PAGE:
By the time Sligh and his wife, Marti, acquired Grand-Craft, technology had come along that made building and owning wooden boats much less problematic. In 1971—the year Chris-Craft stopped building wooden craft—Gougeon Brothers Boatworks of Bay City, Mich., had introduced the WEST system (or wood epoxy saturation technique), which enables a boatbuilder to seal every wood surface in a vessel. The epoxy eliminates dry rot and forms a permanent bond with the wood, so seams do not open. “WEST,” says Marti, “was the key to our success.”

Marti, a personable, easygoing woman who is about 10 years younger than her 76-year-old husband, runs the administrative side of the business, but clearly she is well versed in boatbuilding. Standing with Dick by the Commuter craft, she explains the vessel’s construction. “Every piece of wood in this boat is Philippine mahogany. This kind of wood absorbs shocks from waves better than Honduras mahogany and certainly much better than fiberglass. We were in rough water in Lake Tahoe recently, and a glass stayed where it was on the dash.”

Each vessel is constructed from a remarkable amount of wood. On most Grand-Crafts, the sides of the hulls consist of two layers of mahogany planks laid in a crosshatch pattern, and the bottoms have three layers. In the big Commuters, an extra layer is added to the sides and the bottom. About 6,000 screws go into a boat before it is epoxied and painted. Then, over the course of about a month, workers apply 15 to 18 coats of varnish.

“These vessels can handle just about anything,” Dick says. “In 2000, one of our 28-foot Sport boats collided with a 65-foot motor sailer in Lake Washington in Seattle, and the owner was knocked unconscious. When he came to, he found the craft’s starboard side caved in, but the boat was floating. He believes he owes his life to the boat.”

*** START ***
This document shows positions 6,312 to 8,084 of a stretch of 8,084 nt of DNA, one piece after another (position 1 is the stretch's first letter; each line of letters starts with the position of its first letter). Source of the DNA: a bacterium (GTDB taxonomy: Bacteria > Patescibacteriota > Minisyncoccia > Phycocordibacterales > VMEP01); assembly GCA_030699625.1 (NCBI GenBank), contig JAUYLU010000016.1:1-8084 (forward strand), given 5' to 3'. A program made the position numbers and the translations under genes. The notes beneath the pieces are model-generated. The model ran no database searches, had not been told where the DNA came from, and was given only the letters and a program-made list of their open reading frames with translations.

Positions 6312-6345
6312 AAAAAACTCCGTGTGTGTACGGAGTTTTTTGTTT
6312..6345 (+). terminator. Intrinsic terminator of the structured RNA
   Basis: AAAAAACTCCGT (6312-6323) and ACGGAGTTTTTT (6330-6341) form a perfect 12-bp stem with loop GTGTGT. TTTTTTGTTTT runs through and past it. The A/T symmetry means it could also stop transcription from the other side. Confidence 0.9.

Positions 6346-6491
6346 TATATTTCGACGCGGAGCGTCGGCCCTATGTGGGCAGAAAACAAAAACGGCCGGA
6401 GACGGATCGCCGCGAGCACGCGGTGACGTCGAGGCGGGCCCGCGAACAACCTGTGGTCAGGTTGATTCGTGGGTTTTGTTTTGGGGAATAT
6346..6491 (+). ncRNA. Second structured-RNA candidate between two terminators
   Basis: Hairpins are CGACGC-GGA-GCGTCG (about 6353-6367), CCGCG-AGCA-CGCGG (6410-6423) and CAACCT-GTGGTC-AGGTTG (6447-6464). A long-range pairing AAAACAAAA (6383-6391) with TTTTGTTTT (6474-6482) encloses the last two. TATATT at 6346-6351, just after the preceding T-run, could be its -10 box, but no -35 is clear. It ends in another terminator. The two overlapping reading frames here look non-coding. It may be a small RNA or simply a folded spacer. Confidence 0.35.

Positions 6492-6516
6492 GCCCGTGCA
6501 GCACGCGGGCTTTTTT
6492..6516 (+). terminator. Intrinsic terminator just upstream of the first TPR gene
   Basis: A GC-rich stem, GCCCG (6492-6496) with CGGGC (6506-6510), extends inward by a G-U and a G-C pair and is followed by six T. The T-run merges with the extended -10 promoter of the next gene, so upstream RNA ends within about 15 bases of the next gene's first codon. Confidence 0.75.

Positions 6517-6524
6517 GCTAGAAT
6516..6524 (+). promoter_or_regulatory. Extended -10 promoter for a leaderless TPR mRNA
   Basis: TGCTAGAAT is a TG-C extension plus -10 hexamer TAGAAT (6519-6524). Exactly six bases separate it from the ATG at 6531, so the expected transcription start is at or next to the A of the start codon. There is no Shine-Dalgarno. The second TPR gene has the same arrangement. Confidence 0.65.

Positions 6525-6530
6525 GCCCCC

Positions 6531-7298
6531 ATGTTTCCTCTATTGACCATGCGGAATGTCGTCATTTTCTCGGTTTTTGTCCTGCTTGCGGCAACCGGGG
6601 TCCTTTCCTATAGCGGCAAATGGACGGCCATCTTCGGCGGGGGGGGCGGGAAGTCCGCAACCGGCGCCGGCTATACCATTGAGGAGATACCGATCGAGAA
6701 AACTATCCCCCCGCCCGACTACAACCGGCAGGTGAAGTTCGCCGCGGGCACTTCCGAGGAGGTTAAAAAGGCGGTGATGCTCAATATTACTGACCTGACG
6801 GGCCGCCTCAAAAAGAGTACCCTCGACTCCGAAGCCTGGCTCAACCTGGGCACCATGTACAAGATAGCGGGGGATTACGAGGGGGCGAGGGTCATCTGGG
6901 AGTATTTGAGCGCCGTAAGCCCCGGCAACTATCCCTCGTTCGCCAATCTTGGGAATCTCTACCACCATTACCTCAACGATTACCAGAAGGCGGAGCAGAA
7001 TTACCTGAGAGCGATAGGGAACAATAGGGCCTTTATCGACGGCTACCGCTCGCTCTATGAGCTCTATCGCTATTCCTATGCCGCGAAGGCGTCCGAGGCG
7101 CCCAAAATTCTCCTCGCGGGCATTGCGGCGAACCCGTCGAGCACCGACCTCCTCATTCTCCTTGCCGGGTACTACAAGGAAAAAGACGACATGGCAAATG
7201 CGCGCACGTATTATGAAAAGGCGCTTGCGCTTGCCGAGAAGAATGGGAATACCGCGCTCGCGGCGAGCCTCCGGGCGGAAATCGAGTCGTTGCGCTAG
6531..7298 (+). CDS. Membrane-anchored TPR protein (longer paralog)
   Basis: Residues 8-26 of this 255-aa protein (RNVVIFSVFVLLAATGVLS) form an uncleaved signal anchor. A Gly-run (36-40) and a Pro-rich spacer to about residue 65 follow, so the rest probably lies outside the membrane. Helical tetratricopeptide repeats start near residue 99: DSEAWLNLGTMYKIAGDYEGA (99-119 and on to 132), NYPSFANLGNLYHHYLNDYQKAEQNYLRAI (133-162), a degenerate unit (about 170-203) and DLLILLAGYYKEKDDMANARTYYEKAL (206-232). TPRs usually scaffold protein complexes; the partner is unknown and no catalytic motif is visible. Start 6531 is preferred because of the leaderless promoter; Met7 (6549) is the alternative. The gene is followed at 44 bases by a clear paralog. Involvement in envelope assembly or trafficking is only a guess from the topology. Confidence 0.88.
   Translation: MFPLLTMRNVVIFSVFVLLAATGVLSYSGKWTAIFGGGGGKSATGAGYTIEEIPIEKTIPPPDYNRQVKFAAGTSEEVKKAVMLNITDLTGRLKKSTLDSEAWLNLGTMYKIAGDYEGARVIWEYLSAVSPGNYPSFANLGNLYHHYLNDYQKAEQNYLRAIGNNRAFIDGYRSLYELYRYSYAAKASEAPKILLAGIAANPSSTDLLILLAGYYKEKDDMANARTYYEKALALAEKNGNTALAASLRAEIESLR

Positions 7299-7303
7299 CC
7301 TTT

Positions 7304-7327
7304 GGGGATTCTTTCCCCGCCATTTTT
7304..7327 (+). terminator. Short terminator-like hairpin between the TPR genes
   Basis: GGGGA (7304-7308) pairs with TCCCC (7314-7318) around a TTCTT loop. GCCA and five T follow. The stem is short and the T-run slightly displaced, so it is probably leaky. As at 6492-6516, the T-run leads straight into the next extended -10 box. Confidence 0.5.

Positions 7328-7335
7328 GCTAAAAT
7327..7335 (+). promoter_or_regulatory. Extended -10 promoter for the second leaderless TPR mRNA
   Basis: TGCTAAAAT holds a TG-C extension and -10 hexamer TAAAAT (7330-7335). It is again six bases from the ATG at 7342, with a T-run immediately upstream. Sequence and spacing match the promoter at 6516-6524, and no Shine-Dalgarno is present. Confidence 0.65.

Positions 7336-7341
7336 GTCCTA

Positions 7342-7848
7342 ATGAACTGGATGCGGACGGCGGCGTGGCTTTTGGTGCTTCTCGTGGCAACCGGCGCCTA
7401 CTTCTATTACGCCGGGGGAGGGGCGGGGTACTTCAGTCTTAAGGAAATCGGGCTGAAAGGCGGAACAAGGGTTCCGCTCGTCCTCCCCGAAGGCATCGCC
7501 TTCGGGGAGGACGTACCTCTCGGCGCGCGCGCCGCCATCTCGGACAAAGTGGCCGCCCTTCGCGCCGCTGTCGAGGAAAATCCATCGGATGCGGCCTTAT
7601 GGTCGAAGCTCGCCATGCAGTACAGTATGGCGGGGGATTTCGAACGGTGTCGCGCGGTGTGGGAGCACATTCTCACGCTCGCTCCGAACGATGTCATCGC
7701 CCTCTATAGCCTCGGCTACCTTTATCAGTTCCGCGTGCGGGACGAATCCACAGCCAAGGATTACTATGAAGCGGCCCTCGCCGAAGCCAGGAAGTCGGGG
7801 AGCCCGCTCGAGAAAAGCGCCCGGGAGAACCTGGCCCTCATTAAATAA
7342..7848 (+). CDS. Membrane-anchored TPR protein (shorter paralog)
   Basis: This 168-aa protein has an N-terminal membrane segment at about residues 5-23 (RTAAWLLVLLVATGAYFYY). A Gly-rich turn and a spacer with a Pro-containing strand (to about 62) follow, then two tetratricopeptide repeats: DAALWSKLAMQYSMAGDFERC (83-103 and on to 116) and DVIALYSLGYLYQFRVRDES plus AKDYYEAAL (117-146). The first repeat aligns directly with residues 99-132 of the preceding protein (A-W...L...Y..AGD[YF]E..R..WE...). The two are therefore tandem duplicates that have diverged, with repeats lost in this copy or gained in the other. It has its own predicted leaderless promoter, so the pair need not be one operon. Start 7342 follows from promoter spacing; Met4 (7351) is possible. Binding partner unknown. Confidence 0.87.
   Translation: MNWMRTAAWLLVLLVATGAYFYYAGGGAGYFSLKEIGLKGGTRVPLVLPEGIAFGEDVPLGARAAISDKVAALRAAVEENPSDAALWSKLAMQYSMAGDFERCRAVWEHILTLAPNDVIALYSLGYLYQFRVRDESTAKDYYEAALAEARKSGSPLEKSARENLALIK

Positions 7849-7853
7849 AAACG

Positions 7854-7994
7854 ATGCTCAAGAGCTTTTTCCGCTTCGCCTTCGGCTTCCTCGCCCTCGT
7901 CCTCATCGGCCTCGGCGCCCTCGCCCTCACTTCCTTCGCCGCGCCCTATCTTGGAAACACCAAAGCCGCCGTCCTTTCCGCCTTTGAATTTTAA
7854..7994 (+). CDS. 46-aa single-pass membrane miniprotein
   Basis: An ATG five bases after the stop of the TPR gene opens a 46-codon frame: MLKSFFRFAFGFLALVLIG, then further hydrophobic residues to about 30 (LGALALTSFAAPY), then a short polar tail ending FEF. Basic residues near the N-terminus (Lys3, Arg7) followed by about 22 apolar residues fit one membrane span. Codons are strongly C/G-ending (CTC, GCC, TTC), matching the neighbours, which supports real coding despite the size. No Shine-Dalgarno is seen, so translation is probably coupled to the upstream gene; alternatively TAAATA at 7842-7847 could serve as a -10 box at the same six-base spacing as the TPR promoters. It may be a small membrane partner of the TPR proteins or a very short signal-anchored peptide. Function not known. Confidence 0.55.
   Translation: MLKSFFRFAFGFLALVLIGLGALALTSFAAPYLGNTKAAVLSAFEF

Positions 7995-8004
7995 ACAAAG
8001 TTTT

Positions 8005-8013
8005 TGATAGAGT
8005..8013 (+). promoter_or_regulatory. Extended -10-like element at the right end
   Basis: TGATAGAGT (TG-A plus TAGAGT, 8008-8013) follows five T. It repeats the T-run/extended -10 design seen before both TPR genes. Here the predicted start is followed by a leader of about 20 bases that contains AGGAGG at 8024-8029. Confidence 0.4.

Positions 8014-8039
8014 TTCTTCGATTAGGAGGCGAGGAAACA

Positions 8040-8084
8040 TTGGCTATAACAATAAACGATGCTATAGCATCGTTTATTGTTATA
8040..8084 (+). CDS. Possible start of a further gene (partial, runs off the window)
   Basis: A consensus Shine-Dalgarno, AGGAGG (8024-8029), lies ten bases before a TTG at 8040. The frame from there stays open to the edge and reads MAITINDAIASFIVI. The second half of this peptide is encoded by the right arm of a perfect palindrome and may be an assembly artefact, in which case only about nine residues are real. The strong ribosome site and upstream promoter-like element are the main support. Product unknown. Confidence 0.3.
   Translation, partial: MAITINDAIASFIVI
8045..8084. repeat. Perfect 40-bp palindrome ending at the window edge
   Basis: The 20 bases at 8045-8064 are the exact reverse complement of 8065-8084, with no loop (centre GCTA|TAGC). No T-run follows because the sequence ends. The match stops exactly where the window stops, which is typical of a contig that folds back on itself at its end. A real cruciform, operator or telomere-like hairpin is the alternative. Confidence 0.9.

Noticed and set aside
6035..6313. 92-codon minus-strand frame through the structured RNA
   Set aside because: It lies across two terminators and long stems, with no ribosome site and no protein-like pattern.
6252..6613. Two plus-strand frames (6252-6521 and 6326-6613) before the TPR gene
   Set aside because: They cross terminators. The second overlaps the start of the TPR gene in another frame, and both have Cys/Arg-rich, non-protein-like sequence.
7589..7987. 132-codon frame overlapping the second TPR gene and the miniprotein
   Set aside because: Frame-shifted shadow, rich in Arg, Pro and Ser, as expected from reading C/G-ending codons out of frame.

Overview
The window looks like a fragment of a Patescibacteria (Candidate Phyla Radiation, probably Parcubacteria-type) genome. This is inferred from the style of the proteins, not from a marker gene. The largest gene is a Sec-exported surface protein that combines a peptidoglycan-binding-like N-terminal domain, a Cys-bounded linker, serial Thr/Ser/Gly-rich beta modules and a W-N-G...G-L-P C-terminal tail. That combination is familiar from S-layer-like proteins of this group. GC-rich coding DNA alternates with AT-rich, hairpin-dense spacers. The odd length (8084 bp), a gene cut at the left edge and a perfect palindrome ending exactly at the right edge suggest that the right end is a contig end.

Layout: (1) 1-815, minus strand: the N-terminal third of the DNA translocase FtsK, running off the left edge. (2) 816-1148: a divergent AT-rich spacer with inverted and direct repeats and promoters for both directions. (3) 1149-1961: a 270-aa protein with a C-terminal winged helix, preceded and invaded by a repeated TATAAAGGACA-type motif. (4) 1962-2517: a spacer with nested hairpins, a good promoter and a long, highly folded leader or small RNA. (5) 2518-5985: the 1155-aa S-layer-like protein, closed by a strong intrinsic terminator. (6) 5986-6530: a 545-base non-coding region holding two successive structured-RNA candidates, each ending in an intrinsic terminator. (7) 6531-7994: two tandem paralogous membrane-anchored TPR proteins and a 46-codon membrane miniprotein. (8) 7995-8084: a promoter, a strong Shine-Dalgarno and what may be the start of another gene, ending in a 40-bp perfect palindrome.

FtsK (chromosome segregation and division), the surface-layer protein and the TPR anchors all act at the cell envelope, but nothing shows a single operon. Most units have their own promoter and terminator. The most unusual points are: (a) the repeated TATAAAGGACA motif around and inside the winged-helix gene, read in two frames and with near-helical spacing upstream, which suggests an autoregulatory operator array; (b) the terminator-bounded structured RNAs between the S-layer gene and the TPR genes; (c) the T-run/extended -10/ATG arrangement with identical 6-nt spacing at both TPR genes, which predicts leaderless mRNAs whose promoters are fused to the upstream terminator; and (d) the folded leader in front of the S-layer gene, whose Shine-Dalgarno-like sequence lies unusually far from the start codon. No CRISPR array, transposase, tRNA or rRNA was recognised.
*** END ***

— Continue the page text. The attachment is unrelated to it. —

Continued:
The boats’ solidity is not their only selling point. Tim Adamski, the plant’s production supervisor and a member of the Grand-Craft staff since the mid-1980s, points to the bow of a 24-foot Sport craft, where planks converge. The color and grain of each plank match the color and grain of the plank that touches it. “We call this a book match,” Adamski explains. “We get it by using sister planks cut from the same board. We even match the grains on the bungs, the wood plugs that we place above each screw head.”

Then the craftsmen add the details: wood windshields with chrome trim, like on vintage sports cars; analog dials and push-pull switches, like those of cars, boats, and planes of 50 years ago; tachometers, voltmeters, fuel gauges, oil pressure readers, and depth sounders. Smiling, Dick touches a piece of equipment on the prow. “We even install an air horn, you see—though ours are stainless steel.”In her office during a break from the tour, Marti opens a book about Holland and points to some photographs. Some show a downtown only a few blocks long; others show modest but neatly maintained houses. “This is a wonderful town,” she says. “The people work incredibly hard, and they have a tradition of craftsmanship that goes back generations. We’ve never considered moving anywhere else.”

The town was settled in the mid-1800s by Dutch immigrants, who worked mainly as loggers, furniture makers, fishermen, sailors, and boatbuilders. In 1939, Chris-Craft built a plant here to take advantage of the locals’ building skills. Even now, several companies in the area, including the furniture maker Bennett Wood Specialties and the machine shop D&D Machine, use fairly feudal manufacturing techniques, with small groups of craftsmen working on a limited number of products. This is the approach taken by Grand-Craft, with its small, 22,000-square-foot facility that can produce about 15 boats at a time.